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Army officer drowning on Goa beach rescued by Coast Guard chopper

 

A 26-year-old army officer who slipped off the rocks and fell into the choppy sea was rescued by a coast guard helicopter on Thursday at Cabo de Rama in South Goa and airlifted to the Navy Hospital INHS Jeevanti. His condition is reported to be stable.

Director General of Coast Guard, Himanshu Nautiyal, said the rescue was successful despite choppy and windy conditions.

“We received a call from the police at around 13.30 p.m. Within no time, our chopper was in the air and within ten minutes, it was able to retrieve the person from the sea,” DIG Himanshu Nautiyal told reporters.

The drowning man was first noticed by lifeguards after he slipped from the rocks and fell into the choppy sea.

Life-guarding agency Drishti Marine said the man could not be rescued using a jet ski due to the rocky terrain, high waves and dangerous conditions.

“A call was placed to the Indian coast guard control room and INS Hansa and the helicopter back-up called for. A coast guard SAR (Search and Rescue) Hello rushed to the area while the lifeguards directed the team to the accurate spot,” the agency said in a statement.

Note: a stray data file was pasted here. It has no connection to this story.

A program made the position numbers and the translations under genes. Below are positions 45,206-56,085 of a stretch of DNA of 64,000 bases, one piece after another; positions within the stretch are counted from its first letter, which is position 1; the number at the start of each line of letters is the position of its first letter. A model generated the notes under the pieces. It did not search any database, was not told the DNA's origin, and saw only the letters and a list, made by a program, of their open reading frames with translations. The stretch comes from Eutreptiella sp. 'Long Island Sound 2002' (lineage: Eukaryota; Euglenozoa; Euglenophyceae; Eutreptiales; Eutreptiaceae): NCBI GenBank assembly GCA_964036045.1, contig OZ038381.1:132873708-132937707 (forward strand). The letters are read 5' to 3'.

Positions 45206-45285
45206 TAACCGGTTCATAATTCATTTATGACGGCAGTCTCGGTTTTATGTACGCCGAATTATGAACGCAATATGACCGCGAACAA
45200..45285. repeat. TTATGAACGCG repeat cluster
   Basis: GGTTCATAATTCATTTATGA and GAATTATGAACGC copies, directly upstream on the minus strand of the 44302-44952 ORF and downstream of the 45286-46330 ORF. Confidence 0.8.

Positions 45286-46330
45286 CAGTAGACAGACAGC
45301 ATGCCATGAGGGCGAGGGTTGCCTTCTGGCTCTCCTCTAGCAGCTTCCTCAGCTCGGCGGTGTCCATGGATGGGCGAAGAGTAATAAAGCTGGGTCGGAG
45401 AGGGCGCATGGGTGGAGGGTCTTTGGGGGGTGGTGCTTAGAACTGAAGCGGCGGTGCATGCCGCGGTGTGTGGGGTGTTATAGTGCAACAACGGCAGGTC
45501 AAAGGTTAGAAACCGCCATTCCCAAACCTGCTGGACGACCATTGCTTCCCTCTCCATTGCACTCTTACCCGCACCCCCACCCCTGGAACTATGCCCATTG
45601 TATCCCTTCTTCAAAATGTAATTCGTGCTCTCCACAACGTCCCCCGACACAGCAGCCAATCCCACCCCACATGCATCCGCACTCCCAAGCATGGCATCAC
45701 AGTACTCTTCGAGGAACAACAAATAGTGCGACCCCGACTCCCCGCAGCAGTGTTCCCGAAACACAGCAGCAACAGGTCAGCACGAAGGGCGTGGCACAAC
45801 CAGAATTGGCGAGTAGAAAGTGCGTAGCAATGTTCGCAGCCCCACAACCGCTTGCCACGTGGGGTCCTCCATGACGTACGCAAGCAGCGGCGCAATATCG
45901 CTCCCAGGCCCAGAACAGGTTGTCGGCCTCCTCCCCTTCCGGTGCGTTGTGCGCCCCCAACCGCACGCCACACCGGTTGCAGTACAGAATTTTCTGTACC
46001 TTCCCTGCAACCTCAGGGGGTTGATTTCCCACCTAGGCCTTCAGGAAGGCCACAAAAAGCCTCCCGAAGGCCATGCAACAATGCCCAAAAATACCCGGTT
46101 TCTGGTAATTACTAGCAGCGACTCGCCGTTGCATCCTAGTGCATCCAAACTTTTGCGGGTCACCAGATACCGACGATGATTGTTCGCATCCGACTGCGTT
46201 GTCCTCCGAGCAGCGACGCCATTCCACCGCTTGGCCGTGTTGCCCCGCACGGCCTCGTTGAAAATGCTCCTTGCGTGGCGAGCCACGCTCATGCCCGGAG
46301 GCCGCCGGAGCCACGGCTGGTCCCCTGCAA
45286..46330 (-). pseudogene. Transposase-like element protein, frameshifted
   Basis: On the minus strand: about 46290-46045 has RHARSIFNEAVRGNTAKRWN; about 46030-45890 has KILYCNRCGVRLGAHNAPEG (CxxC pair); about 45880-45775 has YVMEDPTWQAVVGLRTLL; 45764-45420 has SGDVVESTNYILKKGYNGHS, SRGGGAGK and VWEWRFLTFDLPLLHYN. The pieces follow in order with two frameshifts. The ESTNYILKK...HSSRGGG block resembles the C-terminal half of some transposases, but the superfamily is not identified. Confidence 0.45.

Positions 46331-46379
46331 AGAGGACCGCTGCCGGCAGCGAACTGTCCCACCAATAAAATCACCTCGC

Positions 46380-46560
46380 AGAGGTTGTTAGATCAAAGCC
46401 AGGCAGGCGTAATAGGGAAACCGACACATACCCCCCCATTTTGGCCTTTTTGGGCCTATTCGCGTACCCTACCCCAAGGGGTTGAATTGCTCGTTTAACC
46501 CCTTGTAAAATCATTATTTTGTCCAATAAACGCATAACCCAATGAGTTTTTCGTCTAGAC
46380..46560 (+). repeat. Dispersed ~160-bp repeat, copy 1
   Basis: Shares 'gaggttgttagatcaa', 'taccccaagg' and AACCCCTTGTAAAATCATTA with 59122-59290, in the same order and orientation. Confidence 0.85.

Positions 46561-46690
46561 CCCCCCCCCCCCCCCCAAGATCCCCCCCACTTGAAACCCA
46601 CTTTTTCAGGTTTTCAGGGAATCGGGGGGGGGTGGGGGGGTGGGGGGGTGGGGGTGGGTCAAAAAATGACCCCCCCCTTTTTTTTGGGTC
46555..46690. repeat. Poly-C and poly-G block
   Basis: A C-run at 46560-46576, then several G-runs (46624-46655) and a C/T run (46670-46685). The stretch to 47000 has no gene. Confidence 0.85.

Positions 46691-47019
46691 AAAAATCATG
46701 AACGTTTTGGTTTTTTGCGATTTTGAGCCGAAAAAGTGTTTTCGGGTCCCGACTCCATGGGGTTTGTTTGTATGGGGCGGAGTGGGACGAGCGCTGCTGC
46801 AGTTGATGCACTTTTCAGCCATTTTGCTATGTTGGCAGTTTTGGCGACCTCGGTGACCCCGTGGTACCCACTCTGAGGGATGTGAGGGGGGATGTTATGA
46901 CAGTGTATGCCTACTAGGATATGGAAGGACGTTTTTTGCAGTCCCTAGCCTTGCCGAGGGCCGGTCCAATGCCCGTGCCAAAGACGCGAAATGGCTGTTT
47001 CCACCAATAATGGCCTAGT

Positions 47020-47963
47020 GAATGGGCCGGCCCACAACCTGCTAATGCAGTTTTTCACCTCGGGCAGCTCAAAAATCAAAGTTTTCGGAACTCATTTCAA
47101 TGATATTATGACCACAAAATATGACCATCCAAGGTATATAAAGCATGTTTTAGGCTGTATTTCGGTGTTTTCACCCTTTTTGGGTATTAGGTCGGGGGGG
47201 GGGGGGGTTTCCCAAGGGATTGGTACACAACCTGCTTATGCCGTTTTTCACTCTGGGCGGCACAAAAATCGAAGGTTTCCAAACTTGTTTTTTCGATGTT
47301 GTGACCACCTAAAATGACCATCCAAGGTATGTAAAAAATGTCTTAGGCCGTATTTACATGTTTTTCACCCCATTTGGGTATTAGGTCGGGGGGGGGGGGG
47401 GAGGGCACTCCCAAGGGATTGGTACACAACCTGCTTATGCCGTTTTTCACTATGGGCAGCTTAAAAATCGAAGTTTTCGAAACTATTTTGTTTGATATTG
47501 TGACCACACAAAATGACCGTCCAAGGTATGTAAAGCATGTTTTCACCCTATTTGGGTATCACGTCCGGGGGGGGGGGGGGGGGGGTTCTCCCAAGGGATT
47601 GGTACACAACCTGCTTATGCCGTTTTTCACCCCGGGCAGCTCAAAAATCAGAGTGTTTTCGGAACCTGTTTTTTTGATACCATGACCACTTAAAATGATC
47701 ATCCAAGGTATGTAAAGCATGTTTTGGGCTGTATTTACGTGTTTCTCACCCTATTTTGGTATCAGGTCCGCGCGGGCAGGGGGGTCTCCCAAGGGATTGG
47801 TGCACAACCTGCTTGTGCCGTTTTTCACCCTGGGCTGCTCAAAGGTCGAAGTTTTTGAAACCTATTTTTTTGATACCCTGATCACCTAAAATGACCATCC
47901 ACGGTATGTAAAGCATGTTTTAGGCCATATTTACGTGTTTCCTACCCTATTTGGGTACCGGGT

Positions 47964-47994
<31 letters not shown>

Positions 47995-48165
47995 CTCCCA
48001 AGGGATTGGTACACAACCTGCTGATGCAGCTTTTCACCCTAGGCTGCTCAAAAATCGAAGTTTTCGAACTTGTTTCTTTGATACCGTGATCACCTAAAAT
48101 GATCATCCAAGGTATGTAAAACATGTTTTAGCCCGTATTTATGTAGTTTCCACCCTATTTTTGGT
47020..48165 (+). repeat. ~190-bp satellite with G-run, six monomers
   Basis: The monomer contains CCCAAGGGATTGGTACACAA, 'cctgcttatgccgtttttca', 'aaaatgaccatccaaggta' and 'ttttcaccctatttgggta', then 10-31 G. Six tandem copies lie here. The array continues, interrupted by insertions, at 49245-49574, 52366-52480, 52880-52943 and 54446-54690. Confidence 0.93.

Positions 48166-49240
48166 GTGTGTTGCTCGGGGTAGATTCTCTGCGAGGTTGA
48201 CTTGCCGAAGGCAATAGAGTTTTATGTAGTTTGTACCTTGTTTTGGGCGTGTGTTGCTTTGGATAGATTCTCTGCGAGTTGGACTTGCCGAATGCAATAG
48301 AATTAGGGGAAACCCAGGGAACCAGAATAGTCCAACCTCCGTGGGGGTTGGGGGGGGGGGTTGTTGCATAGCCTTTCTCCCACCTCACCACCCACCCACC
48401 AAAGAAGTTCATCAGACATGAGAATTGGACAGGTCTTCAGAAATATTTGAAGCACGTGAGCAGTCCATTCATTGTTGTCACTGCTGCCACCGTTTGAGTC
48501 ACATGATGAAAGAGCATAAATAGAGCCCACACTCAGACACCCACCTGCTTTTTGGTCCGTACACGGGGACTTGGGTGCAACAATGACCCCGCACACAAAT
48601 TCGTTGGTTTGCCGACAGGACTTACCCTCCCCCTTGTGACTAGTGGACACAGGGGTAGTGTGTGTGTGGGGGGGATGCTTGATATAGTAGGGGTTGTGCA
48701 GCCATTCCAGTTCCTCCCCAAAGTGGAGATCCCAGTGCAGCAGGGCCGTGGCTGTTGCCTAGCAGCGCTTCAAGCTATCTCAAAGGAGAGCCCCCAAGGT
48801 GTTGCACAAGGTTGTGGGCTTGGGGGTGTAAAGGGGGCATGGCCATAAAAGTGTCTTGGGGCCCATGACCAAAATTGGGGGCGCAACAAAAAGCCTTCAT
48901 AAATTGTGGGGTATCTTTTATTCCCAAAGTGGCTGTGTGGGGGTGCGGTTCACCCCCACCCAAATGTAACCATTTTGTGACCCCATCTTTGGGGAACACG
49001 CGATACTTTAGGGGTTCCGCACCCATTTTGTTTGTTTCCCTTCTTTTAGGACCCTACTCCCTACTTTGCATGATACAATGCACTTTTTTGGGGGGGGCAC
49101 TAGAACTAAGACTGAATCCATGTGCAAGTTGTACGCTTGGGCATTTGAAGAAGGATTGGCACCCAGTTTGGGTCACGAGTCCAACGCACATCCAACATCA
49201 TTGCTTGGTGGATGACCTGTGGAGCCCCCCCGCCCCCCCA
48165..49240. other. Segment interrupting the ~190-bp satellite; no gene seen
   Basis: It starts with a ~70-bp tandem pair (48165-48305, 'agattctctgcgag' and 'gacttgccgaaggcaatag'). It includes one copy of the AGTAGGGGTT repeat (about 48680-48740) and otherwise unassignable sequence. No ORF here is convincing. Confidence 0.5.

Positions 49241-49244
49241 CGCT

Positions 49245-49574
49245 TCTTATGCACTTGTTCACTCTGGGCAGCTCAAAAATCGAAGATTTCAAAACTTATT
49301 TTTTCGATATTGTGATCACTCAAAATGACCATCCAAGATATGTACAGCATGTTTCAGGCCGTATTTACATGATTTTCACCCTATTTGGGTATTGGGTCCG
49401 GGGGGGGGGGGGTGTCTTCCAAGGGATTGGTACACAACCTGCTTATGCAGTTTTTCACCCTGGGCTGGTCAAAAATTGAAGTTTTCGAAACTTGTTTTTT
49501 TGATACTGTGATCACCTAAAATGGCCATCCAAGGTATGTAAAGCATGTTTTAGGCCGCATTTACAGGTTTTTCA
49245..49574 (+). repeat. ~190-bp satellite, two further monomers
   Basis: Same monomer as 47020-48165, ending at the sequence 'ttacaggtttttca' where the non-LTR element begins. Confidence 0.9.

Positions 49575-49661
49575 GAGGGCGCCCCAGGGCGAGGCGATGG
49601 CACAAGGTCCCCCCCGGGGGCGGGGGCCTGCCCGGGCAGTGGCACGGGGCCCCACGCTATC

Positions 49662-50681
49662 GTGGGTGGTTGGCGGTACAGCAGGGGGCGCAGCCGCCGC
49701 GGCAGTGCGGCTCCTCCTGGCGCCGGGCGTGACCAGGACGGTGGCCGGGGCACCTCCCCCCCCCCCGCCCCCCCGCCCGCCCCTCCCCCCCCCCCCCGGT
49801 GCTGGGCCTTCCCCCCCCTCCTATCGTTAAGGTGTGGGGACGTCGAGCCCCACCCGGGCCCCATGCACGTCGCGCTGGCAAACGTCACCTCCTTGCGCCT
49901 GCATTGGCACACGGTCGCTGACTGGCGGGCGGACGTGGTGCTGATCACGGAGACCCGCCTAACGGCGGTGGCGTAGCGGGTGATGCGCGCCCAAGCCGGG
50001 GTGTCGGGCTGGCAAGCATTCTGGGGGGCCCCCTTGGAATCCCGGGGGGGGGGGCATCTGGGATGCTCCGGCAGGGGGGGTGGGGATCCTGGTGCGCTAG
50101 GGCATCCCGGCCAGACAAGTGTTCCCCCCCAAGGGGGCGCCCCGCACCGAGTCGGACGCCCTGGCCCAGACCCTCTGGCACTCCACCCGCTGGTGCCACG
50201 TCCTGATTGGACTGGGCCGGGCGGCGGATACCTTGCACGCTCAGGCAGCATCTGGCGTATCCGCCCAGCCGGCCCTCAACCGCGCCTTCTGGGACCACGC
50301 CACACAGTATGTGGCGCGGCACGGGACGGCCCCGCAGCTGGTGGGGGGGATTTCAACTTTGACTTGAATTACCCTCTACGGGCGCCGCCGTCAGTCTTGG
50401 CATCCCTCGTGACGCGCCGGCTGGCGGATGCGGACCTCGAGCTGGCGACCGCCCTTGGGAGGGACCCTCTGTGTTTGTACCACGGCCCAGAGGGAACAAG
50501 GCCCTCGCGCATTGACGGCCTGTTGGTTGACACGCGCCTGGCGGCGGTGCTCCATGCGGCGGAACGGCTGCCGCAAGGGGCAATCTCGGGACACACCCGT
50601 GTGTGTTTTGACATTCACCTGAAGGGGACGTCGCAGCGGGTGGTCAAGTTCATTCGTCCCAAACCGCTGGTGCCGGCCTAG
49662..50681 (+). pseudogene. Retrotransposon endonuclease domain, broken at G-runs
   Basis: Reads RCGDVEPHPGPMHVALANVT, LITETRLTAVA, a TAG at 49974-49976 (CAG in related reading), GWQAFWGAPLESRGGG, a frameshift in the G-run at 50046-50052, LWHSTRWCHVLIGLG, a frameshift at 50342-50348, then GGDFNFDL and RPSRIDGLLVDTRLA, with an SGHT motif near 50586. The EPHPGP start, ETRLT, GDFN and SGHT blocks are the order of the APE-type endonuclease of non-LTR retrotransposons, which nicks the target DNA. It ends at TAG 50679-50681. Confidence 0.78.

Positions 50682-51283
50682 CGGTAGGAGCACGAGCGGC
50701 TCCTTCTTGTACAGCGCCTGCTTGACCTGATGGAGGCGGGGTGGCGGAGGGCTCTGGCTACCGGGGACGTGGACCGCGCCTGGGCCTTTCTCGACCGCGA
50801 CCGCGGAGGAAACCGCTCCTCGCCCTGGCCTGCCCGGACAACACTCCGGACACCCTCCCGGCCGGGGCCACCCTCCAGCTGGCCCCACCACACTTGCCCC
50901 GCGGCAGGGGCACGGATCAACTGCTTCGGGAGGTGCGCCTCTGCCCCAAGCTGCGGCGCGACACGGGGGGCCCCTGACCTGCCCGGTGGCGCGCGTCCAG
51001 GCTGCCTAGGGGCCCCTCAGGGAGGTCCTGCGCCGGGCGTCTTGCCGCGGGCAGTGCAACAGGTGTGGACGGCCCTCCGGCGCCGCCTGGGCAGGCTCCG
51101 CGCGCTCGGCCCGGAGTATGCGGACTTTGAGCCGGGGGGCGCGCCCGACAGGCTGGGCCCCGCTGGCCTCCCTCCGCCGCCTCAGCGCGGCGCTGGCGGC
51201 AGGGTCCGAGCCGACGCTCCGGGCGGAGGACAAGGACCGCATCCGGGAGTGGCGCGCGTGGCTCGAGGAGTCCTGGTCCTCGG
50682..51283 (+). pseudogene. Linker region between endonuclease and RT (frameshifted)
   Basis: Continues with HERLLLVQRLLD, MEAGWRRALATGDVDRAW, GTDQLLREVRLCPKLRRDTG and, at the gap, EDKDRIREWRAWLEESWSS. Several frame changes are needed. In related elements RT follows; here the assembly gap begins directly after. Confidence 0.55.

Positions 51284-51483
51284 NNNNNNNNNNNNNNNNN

Himmat Singh, aircrew driver (ACD) from the coast guard team, rescued the officer.

The army officer, who has not been named, is posted in Pune but was on a visit to Goa for a few days.

Over the last 24 hours, three persons who ignored warnings and ventured into the sea had to be rescued by lifeguards.

Goa’s beaches were designated off bounds for swimming earlier this week, prior to the onset of the monsoon.

The state government shuts down beaches for all water sports from June to August when the sea is extremely rough and choppy. Goa also observes a 61-day fishing ban from 1 June to 31 July, during which nearly 1,500 trawlers keep their nets away from territorial waters.

An advisory has also been issued to visitors to avoid rocky areas, cliffs and hills on the shoreline, as these are very slippery during the monsoon season and are lashed by waves of unpredictable height, intensity and frequency.